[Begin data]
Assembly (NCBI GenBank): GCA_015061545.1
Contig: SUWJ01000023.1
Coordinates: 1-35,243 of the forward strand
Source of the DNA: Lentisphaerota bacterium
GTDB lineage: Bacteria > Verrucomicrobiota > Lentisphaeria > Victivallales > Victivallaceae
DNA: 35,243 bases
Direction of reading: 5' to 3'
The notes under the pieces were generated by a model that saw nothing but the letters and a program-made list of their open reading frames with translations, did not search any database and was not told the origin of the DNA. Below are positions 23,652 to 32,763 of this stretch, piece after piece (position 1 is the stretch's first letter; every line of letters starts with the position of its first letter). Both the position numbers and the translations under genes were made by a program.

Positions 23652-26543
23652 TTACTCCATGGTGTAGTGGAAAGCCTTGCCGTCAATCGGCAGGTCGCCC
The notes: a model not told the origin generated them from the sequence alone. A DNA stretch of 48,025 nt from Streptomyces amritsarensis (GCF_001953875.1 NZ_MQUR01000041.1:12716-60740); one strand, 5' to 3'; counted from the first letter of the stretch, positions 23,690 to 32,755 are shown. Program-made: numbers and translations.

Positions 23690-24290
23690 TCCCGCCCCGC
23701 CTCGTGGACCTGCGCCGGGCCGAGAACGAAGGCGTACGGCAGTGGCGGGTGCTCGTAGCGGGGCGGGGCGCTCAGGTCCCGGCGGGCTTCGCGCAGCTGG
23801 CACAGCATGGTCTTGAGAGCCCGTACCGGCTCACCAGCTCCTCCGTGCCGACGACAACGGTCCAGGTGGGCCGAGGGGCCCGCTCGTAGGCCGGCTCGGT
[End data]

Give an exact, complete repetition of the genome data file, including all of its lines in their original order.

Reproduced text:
Assembly (NCBI GenBank): GCA_015061545.1
Contig: SUWJ01000023.1
Coordinates: 1-35,243 of the forward strand
Source of the DNA: Lentisphaerota bacterium
GTDB lineage: Bacteria > Verrucomicrobiota > Lentisphaeria > Victivallales > Victivallaceae
DNA: 35,243 bases
Direction of reading: 5' to 3'
The notes under the pieces were generated by a model that saw nothing but the letters and a program-made list of their open reading frames with translations, did not search any database and was not told the origin of the DNA. Below are positions 23,652 to 32,763 of this stretch, piece after piece (position 1 is the stretch's first letter; every line of letters starts with the position of its first letter). Both the position numbers and the translations under genes were made by a program.

Positions 23652-26543
23652 TTACTCCATGGTGTAGTGGAAAGCCTTGCCGTCAATCGGCAGGTCGCCC
The notes: a model not told the origin generated them from the sequence alone. A DNA stretch of 48,025 nt from Streptomyces amritsarensis (GCF_001953875.1 NZ_MQUR01000041.1:12716-60740); one strand, 5' to 3'; counted from the first letter of the stretch, positions 23,690 to 32,755 are shown. Program-made: numbers and translations.

Positions 23690-24290
23690 TCCCGCCCCGC
23701 CTCGTGGACCTGCGCCGGGCCGAGAACGAAGGCGTACGGCAGTGGCGGGTGCTCGTAGCGGGGCGGGGCGCTCAGGTCCCGGCGGGCTTCGCGCAGCTGG
23801 CACAGCATGGTCTTGAGAGCCCGTACCGGCTCACCAGCTCCTCCGTGCCGACGACAACGGTCCAGGTGGGCCGAGGGGCCCGCTCGTAGGCCGGCTCGGT